445 million attacks detected since the beginning of 2020, COVID-19 wreaks havoc

In the first quarter of 2020, the Arkose Labs network recorded the highest attack rate ever seen. 26.5% of all transactions were fraud and abuse attempts, which is a 20% increase over the previous quarter.

2020 attack rate

With COVID-19 restricting face-to-face interactions across the globe, consumer behavior is in flux and digital transactions are on the rise. Organized fraud operations have been quick to mobilize, targeting spikes in digital activity.

Changing attack patterns during COVID-19

The report revealed that the United States emerged as the top originator of cyberattacks, with attack levels increasing 20% since the previous quarter. There was a sharp increase in attacks originating from other well-established economies, such as the United Kingdom, Germany and Canada.

The speed at which the cybercrime ecosystem adapts to changing socio-economic circumstances is highlighted by changing attack methods. Earlier in the quarter, there was a sharp decline in human-driven attacks originating from low-cost ‘sweatshop’ resources. This is attributed to early lockdowns in traditional fraud hubs within Asia.

Major spikes in fraudulent activity at the end of the quarter, once lockdowns were in full force, were largely driven by automation. Automated attacks are easier to scale up quickly, allowing fraudsters to quickly take advantage of the changing digital landscape.

However, localized pockets of sweatshop-driven activity show that economic hardships will lead to new fraud hubs emerging. For example, there was a sharp spike in human-driven fraud originating from Italy and Peru directly after lockdowns were announced.

Just as the corporate world adjusts to working from home, so does the world of fraud – tapping into an increasingly distributed network of resources to carry out attacks.

“COVID-19 is shaping up to be the next big impetus for digital transformation across industries, as widespread lockdowns and social distancing mandates increase global reliance on the digital economy,” said Vanita Pandey, VP of Strategy at Arkose Labs.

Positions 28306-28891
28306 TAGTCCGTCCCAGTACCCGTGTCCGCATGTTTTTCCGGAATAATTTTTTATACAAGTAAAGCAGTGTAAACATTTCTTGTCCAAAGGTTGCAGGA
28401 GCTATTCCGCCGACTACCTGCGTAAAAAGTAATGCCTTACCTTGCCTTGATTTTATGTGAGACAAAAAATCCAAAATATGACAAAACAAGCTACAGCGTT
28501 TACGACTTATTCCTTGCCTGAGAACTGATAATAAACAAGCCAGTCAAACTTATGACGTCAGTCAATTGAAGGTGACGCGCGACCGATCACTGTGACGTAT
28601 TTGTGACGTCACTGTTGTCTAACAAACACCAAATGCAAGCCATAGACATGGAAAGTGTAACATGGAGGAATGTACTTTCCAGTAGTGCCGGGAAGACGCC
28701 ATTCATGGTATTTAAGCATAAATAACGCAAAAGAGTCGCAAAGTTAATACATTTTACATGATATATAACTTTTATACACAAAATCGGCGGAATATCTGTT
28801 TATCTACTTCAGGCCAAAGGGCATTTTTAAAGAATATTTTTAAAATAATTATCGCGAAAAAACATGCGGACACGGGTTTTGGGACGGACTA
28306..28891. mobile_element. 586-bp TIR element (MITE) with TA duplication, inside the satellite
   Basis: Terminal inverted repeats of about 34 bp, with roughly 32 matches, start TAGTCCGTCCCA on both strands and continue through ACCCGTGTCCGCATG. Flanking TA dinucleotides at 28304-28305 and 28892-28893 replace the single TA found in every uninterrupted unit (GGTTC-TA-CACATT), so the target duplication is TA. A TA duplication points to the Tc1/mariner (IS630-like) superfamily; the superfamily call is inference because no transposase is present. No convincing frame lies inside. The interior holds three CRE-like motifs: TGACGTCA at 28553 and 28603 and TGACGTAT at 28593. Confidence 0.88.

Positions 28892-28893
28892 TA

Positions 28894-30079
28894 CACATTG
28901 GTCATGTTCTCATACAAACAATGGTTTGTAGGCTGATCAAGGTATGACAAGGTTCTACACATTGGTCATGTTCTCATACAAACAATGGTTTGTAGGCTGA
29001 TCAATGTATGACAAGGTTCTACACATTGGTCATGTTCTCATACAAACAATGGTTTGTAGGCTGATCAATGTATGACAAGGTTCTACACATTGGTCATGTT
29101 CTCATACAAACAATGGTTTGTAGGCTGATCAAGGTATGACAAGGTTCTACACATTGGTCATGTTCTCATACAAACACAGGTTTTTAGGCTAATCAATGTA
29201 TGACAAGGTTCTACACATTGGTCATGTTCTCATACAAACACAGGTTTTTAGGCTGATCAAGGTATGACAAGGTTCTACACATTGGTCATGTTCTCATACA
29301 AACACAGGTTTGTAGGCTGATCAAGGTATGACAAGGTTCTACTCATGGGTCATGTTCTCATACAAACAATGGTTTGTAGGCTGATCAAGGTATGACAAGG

“As face-to-face interactions dwindle, digital attack vectors are multiplying at a record rate, creating almost perfect working conditions for fraudsters, who are grasping every available opportunity to exploit both individuals and enterprises during the crisis.”

2020 attack rate: Impact across industries

With changes in consumer behavior due to COVID-19 varying drastically across the industries, fraudsters are shifting their focus accordingly. Top targets for online fraud in the coronavirus era include:

  • Retail and travel: The attack rate has doubled from 13% of transactions to 26%, driven by attacks on ecommerce companies as travel tailed off due to restrictions.
  • Gaming: With a 30% rise in gaming traffic, the industry was hard hit with a 23% increase in attack rates.
  • Information technology: As both personal and professional collaboration and communication shifts online, attacks on tech platforms have risen 16%. Fraudsters looking to blend in with this traffic ramped up their attacks by 25% on new account registrations.

COVID-19 fraud predictions

Based on trends from the first quarter of the year, there are several predictions on the ongoing effects of COVID-19 on fraud an transaction patterns:

  • A continued, dramatic rise in attacks as fraudsters take advantage of economic uncertainty and new individuals are pushed into cybercrime due to high unemployment.
  • Automation to drive the bulk of the increase in fraud, as low-skill fraudsters who are new to the game take advantage of online tutorials and user-friendly, inexpensive fraud toolkits.
  • Wider pool of sweatshop labor available with a move away from traditional fraud hubs to a distributed model of ‘guns for hire’ across the globe.
  • New attack vectors to emerge as opportunistic fraudsters widen their reach amidst the pandemic.
  • Exploitation of vulnerable individuals with a spike in social engineering and phishing scams targeting new users within the digital economy.

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